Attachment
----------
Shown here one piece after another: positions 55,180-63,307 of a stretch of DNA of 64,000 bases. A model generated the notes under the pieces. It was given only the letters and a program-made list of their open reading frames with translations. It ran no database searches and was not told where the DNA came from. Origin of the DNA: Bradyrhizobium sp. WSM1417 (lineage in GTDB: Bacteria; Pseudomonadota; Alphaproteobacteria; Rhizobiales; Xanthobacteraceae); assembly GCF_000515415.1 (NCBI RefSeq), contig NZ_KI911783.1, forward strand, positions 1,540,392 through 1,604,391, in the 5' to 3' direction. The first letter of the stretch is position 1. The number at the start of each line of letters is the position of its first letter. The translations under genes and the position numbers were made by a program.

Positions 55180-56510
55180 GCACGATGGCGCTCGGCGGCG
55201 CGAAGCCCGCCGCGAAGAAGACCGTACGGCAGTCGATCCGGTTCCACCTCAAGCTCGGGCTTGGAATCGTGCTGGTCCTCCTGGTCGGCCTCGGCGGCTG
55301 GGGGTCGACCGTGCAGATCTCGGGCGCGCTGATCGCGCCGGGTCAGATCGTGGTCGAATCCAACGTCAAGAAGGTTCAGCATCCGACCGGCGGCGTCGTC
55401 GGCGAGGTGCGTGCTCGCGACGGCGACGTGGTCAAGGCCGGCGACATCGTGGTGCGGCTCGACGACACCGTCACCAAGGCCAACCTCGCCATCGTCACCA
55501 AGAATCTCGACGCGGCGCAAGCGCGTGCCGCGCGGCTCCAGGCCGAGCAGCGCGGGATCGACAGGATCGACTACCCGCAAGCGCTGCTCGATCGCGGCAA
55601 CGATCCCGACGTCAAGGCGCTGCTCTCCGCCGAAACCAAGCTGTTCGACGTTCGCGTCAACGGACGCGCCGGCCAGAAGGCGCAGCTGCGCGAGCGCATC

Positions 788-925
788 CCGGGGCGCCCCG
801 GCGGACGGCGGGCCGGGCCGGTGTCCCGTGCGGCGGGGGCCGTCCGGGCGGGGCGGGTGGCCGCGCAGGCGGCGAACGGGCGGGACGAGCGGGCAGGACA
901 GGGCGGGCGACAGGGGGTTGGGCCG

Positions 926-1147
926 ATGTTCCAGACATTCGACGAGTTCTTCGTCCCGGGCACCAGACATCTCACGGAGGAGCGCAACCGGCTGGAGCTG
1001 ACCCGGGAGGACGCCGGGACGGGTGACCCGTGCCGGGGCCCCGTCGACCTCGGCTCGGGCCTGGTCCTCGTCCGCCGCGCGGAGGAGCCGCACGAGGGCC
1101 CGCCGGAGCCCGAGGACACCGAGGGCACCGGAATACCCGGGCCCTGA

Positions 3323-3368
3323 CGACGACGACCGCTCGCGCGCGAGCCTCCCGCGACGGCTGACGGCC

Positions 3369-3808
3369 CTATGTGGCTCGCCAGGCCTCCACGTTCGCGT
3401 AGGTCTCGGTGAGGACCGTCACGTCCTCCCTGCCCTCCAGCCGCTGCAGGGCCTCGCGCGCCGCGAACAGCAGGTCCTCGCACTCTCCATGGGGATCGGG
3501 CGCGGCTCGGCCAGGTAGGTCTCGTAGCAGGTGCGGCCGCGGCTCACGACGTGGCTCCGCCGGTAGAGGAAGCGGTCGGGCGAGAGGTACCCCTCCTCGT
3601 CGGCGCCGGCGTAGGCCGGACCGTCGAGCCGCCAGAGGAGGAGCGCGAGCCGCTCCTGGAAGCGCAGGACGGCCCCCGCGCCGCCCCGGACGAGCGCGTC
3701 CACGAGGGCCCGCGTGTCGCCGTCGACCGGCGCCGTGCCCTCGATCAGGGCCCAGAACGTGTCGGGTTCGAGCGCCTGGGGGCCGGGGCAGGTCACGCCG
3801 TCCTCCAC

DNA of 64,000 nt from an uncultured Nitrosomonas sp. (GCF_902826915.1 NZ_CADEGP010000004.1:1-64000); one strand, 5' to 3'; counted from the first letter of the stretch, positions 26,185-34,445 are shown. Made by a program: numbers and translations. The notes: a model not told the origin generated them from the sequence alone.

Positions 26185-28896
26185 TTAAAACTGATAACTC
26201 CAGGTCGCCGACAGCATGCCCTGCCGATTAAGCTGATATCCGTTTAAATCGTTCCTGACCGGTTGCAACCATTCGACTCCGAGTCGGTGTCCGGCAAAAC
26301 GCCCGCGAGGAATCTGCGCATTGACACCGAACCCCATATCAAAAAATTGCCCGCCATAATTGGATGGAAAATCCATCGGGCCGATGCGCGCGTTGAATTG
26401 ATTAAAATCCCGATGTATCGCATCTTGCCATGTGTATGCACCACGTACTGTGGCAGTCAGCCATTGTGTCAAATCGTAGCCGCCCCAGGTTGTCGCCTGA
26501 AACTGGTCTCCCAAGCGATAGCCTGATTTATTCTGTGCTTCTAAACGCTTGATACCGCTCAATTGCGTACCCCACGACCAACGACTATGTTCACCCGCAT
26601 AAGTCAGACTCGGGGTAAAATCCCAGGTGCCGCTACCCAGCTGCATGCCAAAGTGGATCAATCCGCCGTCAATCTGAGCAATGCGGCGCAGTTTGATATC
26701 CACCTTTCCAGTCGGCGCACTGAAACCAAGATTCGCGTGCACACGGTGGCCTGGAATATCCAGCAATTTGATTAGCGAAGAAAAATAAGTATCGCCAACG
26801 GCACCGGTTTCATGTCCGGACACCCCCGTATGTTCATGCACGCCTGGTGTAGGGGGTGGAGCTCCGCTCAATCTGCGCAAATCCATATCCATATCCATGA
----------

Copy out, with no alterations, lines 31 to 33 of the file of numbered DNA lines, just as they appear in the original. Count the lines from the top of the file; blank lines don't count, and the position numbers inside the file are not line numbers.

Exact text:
26401 ATTAAAATCCCGATGTATCGCATCTTGCCATGTGTATGCACCACGTACTGTGGCAGTCAGCCATTGTGTCAAATCGTAGCCGCCCCAGGTTGTCGCCTGA
26501 AACTGGTCTCCCAAGCGATAGCCTGATTTATTCTGTGCTTCTAAACGCTTGATACCGCTCAATTGCGTACCCCACGACCAACGACTATGTTCACCCGCAT
26601 AAGTCAGACTCGGGGTAAAATCCCAGGTGCCGCTACCCAGCTGCATGCCAAAGTGGATCAATCCGCCGTCAATCTGAGCAATGCGGCGCAGTTTGATATC